Hollywood sets up for non-US debuts by summer blockbusters

Hollywood is preparing to tear up its playbook for releasing billion-dollar blockbusters, as the pandemic forces big movie studios such as Disney and Warner Bros to lean more heavily on cinemas outside the US. 

After repeatedly postponing the release of Tenet, a $200m-budget thriller directed by Christopher Nolan that would have been the first big post-lockdown release, Warner Bros is now privately committing to a late-August debut in markets that are ready, according to people familiar with the matter.

Meanwhile, Disney on Thursday pulled its release date for Mulan, which was slated for August 21, dealing another blow to cinema operators who are banking on the movie to help revive attendance.

But the company said it had “paused” its plans in order to explore how to “most effectively bring this film to audiences around the world”, hinting at potentially using new approaches to roll out the film in different jurisdictions.

The fates of Tenet and Mulan underline how a gulf between infection rates in the US and the rest of the world is forcing Hollywood studios to radically rethink their strategies. 

Industry executives said it may mean the two biggest Hollywood movies of the summer might first air in cinemas outside America, after more than a decade in which studios have insisted on a dramatic simultaneous global release for blockbusters.

“There’s been a change in thinking at the studios,” said Rich Gelfond, chief executive of the cinema group Imax. “If you had asked them a month ago, they would have said that unless California and New York are both open, there won’t be blockbuster releases.

“But many of the studios have come to the conclusion there’s not going to be a perfect world . . . they will do the best they can and open where they can.”

Executives anticipate that, post-Covid, big blockbusters will still be shown in cinemas, while mid-budget movies will probably move to streaming. A movie with a budget above $100m-$150m would still need a theatrical release, said the chief executive of a big cinema group.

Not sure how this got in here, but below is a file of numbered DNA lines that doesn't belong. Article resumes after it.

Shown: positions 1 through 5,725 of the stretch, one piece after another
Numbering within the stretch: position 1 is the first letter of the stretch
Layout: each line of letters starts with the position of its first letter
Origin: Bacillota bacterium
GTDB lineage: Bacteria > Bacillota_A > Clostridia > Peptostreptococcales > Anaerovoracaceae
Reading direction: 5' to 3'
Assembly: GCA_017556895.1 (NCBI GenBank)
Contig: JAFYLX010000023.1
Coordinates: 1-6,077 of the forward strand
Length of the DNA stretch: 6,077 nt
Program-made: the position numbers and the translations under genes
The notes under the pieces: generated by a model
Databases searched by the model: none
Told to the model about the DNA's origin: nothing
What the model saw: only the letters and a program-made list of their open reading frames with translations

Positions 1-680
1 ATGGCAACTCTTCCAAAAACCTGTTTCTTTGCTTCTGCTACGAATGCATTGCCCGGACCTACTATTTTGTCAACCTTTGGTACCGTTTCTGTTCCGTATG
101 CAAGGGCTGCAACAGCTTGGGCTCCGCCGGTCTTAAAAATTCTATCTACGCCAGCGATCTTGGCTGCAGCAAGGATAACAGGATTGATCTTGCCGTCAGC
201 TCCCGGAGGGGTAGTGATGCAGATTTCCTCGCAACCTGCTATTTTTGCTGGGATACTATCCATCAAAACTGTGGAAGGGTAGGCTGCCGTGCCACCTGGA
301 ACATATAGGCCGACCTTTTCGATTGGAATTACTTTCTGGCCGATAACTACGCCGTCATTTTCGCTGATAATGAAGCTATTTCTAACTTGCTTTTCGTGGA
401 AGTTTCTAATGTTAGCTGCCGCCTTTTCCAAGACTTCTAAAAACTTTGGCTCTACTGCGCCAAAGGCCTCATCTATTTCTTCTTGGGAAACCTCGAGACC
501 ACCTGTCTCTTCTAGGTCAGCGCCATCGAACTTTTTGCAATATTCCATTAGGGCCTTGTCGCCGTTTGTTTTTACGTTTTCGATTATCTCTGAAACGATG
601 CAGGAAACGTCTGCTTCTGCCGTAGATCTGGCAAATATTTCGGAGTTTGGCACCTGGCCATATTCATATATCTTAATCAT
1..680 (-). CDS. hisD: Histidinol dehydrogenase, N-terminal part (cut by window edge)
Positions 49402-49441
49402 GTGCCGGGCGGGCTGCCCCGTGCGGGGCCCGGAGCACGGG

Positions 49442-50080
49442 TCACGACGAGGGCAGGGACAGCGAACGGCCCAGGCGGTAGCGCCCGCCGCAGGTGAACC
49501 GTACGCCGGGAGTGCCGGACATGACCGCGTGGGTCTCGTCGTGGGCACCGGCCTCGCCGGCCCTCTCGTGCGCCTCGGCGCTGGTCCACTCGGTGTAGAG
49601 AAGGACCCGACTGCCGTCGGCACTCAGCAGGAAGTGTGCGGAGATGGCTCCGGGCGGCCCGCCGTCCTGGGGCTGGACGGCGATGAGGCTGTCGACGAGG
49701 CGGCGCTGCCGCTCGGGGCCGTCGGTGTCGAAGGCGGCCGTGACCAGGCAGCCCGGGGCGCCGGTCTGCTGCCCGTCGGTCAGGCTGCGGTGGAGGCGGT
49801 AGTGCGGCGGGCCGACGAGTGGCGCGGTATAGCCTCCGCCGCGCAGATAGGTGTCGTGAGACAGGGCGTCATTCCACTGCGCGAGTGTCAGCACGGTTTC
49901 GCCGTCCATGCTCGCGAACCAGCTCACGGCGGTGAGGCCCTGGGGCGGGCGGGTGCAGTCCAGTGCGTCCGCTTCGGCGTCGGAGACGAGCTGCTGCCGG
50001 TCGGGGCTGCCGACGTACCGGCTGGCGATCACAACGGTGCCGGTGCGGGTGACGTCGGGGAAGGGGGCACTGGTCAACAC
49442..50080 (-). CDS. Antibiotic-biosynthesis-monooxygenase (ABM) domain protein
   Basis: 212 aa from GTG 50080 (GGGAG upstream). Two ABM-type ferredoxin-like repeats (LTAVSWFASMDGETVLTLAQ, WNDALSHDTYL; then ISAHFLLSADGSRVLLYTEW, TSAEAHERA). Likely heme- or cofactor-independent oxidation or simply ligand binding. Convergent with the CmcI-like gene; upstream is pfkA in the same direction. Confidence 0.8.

The recent success of Peninsula, a Korean-language film that debuted in South Korea on July 15 and made more than $20m in the box office, caught the attention of executives in Los Angeles. 

Some executives have also been following the strong performance of the Oscar-winning Little Women in Denmark, where it happened to be released after lockdown, almost half a year after it was rolled out in the rest of the world.

Tim Richards, the chief executive of Vue International cinema chain, said it showed the “incredible pent-up demand” for new films. “The consensus in the industry is that it did pre-Covid numbers,” he said. “Right now in Denmark we are tracking at around 90 per cent of the three-year pre-Covid average.”

Until the digitisation of cinema projection in the mid-2000s, Hollywood would typically release big movies in the US before the rest of the world. Studios moved to a single global release date to reduce the danger of piracy and maximise marketing impact — issues that will re-emerge with a more gradual release schedule.

“The studios’ overwhelming preference is global day-and-date release . . . but with the US being slightly behind, we are hoping that the studios recognise we are ready to go [internationally], and there is an audience desperate to see their movies,” said Mr Richards.

“What we are hoping is that they will consider differential release dates in different countries and possibly different US states, depending on who is open. It makes a lot of sense for the studios to get their movies on our screens.” 

Mooky Greidinger, chief executive of Cineworld, America’s second-largest cinema operator, said: “I believe the world will become a normal place again. If it’s going to take another 2 or 3 weeks, that is really not so much the point.”